Jose Alexander Cora was hired as the Boston Red Sox manager on October 22, 2017, helping to lead the team to win the 2018 World Series in his first season with the Sox. Cora was also a member of the Red Sox when the franchise won the 2007 World Series.
Get to know more about Cora, the first Latino manager in Red Sox history:
Alex Cora's bio
- Birthdate: October 18, 1975
- Birthplace: Caguas, Puerto Rico
- College: University of Miami
- MLB Experience: 20 years (14 years as a player; six as a coach/manager)
Alex Cora's career MLB stats
Here are some of Alex Cora's most notable career achievements and statistics:
- Three-time World Series Champion (2007-- Red Sox player, 2017 -- Houston Astros bench coach, 2018 -- Red Sox manager)
- American League Manager of the Year runner-up (2018)
- American League Manager of the Year fifth-place finish (2021)
- Best Red Sox record in franchise history (108-54 regular season record in 2018)
- WEEI Sportsperson of the Year Award (2021)
- MLB All-Star Game American League manager (2019)
- Pride of Boston Award winner (2018)
- Career totals (as MLB player):
- 1,273 games played
- .243 batting average
- 35 home runs
- 286 runs batted in
- .310 on-base percentage
- .338 slugging percentage
- 47 stolen bases
- Career totals as manager (as of August 15, 2022):
- 358-269 (.571) overall record
- 341-261 (.566) regular season record
- 17-8 (.680) postseason record
- Eight ejections
Alex Cora's playing career
Alex Cora was first drafted out of high school in the 12th round of the 1993 MLB June Amateur Draft by the Minnesota Twins. He decided to play college baseball at the University of Miami instead of joining the Twins. Cora was named to the College World Series All-Tournament Team in both 1995 and 1996 seasons.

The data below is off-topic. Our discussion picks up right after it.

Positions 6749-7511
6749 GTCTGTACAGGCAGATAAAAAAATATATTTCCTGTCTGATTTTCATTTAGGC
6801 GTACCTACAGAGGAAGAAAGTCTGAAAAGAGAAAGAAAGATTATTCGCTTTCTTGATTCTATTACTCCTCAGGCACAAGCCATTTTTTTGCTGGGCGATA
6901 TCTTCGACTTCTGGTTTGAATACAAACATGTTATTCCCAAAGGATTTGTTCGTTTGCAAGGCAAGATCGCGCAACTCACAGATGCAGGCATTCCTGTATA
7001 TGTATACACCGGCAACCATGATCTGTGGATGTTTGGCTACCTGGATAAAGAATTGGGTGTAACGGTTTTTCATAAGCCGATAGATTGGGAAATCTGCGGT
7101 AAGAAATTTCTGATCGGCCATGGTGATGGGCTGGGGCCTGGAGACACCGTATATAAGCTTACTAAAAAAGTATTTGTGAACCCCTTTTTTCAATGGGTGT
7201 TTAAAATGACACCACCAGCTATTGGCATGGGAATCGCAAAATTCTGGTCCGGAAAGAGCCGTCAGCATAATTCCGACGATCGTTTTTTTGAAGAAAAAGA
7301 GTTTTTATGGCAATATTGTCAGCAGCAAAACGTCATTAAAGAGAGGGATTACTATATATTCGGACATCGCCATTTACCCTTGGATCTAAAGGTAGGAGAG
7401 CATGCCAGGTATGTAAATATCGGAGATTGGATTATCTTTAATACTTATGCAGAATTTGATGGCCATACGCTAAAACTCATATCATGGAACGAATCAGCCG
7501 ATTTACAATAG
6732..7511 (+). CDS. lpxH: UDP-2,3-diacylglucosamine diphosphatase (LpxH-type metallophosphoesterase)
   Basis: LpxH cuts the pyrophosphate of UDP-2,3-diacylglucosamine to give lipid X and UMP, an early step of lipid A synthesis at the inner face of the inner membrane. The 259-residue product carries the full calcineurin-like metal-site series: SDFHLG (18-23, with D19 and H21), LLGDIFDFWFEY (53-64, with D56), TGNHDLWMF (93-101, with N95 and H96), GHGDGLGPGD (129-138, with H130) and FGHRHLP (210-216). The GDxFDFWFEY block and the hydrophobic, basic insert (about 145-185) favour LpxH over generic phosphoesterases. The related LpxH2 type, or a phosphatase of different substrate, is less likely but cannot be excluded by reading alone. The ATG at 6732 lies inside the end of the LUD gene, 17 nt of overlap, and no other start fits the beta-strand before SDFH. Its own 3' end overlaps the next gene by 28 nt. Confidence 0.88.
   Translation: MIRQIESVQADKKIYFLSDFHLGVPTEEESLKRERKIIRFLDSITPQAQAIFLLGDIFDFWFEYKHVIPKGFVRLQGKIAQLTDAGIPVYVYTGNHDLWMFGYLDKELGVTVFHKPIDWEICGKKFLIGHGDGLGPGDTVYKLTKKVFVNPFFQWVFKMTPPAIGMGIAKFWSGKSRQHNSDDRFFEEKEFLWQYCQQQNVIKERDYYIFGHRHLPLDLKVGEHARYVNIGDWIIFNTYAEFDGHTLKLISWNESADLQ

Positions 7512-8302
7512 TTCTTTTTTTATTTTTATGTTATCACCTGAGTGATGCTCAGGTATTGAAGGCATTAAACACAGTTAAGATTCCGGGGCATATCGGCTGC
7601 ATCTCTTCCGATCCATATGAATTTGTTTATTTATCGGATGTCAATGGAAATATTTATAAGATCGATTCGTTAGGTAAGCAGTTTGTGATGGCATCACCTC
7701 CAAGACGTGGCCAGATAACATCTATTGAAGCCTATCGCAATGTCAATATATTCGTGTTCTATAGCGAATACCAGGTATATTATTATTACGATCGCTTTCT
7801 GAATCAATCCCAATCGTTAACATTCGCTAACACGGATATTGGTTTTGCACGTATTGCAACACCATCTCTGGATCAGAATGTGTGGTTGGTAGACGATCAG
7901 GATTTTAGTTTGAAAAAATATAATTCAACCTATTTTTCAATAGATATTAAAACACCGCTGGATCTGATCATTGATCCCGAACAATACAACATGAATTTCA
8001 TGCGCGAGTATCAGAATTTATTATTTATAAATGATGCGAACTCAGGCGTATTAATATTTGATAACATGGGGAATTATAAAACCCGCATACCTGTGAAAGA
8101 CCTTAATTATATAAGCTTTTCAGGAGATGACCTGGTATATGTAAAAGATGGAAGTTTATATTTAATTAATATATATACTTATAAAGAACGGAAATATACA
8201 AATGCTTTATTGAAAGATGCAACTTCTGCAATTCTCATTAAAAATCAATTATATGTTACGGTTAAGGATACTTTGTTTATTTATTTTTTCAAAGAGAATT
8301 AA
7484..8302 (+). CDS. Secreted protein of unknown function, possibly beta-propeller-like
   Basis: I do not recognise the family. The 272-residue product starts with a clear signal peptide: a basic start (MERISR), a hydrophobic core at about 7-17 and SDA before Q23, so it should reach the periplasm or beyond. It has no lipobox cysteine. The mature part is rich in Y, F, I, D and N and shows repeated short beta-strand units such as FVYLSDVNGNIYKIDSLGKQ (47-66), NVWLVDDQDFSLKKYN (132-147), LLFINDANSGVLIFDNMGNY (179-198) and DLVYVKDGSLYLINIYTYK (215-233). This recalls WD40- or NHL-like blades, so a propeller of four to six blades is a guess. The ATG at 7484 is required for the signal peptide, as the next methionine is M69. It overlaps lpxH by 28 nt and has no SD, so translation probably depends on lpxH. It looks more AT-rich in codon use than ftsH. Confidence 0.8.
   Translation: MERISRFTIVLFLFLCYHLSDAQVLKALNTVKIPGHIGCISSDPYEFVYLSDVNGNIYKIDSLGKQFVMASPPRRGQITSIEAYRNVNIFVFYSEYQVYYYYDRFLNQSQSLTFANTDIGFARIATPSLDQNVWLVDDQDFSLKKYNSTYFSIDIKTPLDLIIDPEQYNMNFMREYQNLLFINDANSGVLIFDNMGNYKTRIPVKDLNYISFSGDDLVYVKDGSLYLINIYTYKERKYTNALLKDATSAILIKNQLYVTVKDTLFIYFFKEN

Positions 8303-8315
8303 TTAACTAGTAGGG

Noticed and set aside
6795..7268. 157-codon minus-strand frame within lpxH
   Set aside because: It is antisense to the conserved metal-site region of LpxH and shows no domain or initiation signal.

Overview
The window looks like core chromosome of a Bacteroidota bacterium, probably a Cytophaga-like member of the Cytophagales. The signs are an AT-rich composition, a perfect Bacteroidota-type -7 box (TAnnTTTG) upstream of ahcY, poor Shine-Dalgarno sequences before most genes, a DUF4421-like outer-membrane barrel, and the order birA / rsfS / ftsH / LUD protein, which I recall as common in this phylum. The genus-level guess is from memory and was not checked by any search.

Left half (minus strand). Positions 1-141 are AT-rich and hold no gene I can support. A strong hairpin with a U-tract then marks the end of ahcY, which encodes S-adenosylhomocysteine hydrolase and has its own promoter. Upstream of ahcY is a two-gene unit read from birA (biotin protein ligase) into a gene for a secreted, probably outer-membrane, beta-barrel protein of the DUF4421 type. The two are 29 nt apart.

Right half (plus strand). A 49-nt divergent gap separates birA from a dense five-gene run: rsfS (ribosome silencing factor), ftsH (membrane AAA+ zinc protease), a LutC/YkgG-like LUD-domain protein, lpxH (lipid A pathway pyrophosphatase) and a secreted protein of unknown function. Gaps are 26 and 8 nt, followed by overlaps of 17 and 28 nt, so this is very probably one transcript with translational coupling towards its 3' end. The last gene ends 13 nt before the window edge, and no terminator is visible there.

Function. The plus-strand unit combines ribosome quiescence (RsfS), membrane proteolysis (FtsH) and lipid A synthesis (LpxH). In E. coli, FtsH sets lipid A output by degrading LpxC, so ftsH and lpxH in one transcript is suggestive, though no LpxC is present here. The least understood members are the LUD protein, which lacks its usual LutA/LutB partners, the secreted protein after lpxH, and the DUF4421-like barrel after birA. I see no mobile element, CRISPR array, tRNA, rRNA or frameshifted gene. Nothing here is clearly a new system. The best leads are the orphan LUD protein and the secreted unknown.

In the 1996 MLB Draft, Cora was drafted in the third round by the Los Angeles Dodgers. As a Dodgers prospect, Cora played for the Class A-Advanced Vero Beach Dodgers in 1996. He later played for the Double-A San Antonio Missions and the Triple-A Albuquerque Dukes before making his MLB debut on June 7, 1998.
Cora's first MLB game was against the Seattle Mariners, where his older brother, Joey Cora, was the starting second baseman. Cora spent seven seasons with the Dodgers, playing a total of 684 games. His batting average for Los Angeles was .246 with 27 home runs and 173 RBIs.
In 2005, Cora signed with the Cleveland Indians as a free agent. Later that year, Cora was traded to the Red Sox.
Cora won the 2007 World Series with the Sox and played in 301 games for Boston over four seasons. He batted .252 with six home runs and 61 RBIs. In October of 2008, Cora became a free agent and signed with the New York Mets.
Cora played for the Mets for two seasons before getting released in August of 2010. Towards the end of his career, Cora played for the Texas Rangers and Washington Nationals on minor league deals. He retired after the 2011 season.
Cora played both second base and shortstop during his career.
Alex Cora's coaching/managerial career